Hydrogeomorphic processes operating at watershed, process zone and site scales influence the distribution of riparian vegetation. However, most studies examining the relationships between hydrogeomorphic processes and riparian vegetation are conducted at site scales. We quantified the relative importance of watershed, process zone and site geomorphic characteristics for predicting riparian plant community types and plant species abundances in four small mountain watersheds in central Nevada, USA.Methods
We mapped riparian vegetation types and identified process zones (based on dominant geomorphic process and valley fill material) within the watersheds. We sampled sites in each combination of vegetation type and process zone (n = 184 sites) and collected data on watershed scale factors, valley and stream geomorphic characteristics and on plant cover of each geomorphic surface. Plant community types were defined by cluster and indicator species analyses of plant cover data, and related to geomorphic variables using ordination analysis (nonmetric multidimensional scaling). Linear mixed effects models were used to predict abundances of indicator species.Important Findings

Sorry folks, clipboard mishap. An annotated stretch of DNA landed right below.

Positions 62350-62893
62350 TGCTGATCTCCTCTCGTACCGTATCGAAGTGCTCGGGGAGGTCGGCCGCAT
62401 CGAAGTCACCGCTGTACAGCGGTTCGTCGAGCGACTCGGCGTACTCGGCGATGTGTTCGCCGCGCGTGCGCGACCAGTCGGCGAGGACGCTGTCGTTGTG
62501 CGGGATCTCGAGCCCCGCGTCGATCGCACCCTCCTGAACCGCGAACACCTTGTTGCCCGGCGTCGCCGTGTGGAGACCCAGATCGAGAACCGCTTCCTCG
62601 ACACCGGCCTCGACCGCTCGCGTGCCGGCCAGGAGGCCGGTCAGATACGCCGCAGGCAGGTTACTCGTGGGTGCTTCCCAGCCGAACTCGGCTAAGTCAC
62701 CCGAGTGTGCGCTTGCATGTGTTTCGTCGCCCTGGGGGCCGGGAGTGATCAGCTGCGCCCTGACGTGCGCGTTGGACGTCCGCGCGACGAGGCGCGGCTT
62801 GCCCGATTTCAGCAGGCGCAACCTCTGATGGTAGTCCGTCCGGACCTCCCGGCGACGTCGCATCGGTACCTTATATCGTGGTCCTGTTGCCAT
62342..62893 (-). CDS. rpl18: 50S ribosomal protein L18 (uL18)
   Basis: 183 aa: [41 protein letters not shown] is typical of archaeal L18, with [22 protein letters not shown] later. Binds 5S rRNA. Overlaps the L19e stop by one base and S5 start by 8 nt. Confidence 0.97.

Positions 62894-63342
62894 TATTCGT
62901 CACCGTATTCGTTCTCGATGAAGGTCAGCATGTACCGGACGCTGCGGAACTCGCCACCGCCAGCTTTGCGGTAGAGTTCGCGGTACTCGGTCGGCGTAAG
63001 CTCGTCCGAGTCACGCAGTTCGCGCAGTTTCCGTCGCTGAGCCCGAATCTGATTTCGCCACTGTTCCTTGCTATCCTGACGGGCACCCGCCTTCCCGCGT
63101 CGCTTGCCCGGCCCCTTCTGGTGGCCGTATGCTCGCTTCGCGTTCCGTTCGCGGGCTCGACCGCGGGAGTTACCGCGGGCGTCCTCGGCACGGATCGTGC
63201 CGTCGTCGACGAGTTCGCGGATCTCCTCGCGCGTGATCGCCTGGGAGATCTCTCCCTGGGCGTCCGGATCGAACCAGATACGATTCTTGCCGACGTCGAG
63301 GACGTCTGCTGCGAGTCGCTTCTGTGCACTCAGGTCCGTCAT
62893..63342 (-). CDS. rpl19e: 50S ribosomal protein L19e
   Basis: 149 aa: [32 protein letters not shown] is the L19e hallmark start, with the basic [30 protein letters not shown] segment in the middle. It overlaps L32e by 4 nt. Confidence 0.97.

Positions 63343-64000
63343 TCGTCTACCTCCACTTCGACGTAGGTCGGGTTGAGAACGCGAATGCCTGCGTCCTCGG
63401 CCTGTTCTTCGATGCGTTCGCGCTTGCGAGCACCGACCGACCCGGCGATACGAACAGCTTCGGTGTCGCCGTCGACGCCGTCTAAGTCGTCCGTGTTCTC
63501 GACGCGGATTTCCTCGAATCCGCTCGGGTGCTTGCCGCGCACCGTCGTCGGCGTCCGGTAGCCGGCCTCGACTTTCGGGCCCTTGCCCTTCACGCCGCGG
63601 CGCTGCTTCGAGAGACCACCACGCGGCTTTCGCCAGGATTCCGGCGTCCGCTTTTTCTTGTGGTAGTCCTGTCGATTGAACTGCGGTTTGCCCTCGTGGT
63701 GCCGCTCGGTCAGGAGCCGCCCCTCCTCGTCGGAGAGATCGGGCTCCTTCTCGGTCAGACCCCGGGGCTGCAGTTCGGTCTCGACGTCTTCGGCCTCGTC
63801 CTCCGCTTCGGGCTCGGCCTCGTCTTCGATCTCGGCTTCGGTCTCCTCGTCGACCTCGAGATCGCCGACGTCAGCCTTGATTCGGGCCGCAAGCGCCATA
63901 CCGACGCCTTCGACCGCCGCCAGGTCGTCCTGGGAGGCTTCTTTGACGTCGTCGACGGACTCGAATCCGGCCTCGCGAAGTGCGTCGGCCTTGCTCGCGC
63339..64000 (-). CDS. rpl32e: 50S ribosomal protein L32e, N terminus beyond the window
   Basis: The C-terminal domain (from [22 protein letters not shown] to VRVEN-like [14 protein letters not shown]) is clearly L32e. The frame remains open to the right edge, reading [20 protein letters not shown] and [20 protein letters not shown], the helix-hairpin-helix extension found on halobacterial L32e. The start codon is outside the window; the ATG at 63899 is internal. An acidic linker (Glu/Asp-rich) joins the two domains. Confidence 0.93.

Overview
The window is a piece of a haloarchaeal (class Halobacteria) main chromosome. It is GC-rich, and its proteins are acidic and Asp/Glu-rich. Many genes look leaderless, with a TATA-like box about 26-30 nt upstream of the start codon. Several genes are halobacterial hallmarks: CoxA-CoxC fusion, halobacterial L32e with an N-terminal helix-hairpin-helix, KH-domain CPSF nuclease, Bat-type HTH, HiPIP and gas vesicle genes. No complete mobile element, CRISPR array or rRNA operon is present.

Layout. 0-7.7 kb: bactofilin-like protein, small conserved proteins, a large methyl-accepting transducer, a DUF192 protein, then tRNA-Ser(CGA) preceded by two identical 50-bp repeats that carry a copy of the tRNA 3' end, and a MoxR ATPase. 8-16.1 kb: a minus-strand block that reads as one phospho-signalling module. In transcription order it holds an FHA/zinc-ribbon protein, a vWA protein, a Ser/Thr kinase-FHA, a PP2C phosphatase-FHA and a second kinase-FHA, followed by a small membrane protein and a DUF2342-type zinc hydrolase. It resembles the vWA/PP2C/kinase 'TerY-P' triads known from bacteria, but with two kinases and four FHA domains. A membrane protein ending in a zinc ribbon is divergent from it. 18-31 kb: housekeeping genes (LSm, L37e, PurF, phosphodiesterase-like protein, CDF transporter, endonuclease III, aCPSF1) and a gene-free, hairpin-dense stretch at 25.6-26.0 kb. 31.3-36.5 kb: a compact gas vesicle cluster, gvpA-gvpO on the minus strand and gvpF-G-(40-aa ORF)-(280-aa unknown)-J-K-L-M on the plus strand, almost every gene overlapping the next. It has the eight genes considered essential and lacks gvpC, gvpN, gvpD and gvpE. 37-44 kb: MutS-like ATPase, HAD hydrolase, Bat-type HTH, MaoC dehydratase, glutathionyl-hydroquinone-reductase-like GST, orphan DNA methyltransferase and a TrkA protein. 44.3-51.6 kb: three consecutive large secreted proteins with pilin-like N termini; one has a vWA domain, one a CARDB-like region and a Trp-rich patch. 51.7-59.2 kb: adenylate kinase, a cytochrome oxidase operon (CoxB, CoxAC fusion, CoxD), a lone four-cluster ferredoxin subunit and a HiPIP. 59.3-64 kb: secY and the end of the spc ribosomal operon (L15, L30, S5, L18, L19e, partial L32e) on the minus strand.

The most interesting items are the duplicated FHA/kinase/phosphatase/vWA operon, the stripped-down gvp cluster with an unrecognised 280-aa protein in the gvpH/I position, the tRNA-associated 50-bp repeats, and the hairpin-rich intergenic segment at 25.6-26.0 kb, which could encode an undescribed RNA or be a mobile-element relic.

Variables describing position in the watershed (elevation, contributing area) that are related to gradients of temperature, moisture and stream discharge were of primary importance in predicting plant community types. Variables describing local geomorphic setting (valley width, stream gradient, channel sediments, geomorphic surface height) were of secondary importance, but accurately described the geomorphic setting of indicator species. The process zone classification did not include position in the watershed or channel characteristics and only predicted plant community types with unique geomorphic settings. In small mountain watersheds, predicting riparian vegetation distribution requires explicit consideration of scale and geomorphic context within and among watersheds in addition to site variables.